Although the current temperature in California hints at spring weather, I was still surprised to see tinges of green on some of the trees, especially as over a month of winter is still to be expected.
This led me to recall a recent biology lecture at school onto why and how plants produce oxygen through photosynthesis and why they are green, and it was fascinating for me to connect school knowledge to something I witnessed on the streets and hiking trails!
Here is a brief summary: Plants appear green because they can absorb and use all light except for green, which they reflect. These light particles, called photons, strike leaf pigments called chlorophyll. The photons breaks down water, releasing the oxygen that we need to survive, and energize electrons, which latch onto electron carriers and go through a series of chemical reactions. This creates an electrical gradient, ultimately leading to formation of high-energy molecules such as ATP. This leads to the Calvin Cycle, where enzymes along with electron carriers transform ATP into the much more stable form of energy: glucose. The plant can use the glucose for all the things we do – to grow, to metabolize – or we can tap that tree for sap such as maple syrup. This is a highly efficient process that makes use of our most plentiful energy resource — light.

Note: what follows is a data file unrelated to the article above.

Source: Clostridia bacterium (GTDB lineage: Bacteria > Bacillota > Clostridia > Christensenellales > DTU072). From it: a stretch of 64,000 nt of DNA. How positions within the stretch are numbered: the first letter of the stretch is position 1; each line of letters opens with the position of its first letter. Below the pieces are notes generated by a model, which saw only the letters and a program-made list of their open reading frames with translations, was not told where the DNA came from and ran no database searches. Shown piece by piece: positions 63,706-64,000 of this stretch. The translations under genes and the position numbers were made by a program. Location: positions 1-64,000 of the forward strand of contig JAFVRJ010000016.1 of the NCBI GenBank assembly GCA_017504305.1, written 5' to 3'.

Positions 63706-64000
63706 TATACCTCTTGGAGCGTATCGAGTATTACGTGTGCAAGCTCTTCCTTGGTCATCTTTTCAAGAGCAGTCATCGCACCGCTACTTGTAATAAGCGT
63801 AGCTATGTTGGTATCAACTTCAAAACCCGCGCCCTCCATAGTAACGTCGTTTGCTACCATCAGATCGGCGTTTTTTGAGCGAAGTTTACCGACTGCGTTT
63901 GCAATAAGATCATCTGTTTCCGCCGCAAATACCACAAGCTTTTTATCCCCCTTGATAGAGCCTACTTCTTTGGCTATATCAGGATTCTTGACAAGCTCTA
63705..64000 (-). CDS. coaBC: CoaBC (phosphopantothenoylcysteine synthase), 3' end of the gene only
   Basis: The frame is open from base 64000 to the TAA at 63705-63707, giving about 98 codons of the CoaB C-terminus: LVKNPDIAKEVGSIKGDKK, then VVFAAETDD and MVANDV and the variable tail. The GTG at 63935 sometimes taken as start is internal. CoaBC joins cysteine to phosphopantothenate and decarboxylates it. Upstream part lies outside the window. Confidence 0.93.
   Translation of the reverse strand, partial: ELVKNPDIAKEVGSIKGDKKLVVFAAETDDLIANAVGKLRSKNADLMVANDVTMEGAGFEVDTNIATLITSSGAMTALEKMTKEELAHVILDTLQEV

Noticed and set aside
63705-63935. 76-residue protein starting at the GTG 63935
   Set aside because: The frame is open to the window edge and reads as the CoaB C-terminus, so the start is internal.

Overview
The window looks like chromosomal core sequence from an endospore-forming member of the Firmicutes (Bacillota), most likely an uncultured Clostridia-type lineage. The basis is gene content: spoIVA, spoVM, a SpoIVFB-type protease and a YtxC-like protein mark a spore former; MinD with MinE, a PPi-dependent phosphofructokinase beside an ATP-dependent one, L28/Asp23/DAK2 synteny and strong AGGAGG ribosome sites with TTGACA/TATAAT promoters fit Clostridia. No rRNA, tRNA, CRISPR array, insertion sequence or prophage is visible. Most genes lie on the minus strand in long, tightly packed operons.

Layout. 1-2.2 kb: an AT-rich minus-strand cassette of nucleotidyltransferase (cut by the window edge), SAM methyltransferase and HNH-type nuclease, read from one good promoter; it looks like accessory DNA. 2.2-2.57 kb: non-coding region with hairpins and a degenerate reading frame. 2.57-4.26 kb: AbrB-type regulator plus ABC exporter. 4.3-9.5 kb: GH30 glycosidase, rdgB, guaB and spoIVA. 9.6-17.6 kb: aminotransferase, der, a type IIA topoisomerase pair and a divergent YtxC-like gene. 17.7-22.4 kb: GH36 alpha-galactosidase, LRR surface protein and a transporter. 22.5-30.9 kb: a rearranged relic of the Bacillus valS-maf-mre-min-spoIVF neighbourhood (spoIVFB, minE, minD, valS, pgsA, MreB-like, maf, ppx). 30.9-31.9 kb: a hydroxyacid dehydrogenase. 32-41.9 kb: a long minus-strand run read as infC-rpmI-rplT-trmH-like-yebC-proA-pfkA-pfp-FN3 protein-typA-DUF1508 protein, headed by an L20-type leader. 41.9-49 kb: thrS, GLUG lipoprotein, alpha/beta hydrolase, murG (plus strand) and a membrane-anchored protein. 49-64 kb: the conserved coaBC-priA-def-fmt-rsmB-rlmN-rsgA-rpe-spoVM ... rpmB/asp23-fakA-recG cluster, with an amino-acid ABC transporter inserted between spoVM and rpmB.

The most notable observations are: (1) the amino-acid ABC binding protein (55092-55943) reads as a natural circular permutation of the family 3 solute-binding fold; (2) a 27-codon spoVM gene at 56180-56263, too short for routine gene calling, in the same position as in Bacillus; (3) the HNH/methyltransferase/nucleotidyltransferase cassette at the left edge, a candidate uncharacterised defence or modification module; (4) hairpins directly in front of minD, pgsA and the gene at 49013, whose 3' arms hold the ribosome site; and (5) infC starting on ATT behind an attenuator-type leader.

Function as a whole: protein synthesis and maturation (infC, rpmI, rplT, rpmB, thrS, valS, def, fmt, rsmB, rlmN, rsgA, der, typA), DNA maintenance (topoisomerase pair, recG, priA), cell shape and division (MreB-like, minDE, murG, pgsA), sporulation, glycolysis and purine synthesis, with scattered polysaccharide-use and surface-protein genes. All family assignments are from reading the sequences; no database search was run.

This cool connection to my biology lecture allowed me to realize how amazing plants truly are – and how under appreciated they are. The next time I hike, I’ll be sure to admire these trees in all their beauty – and for all they do for us!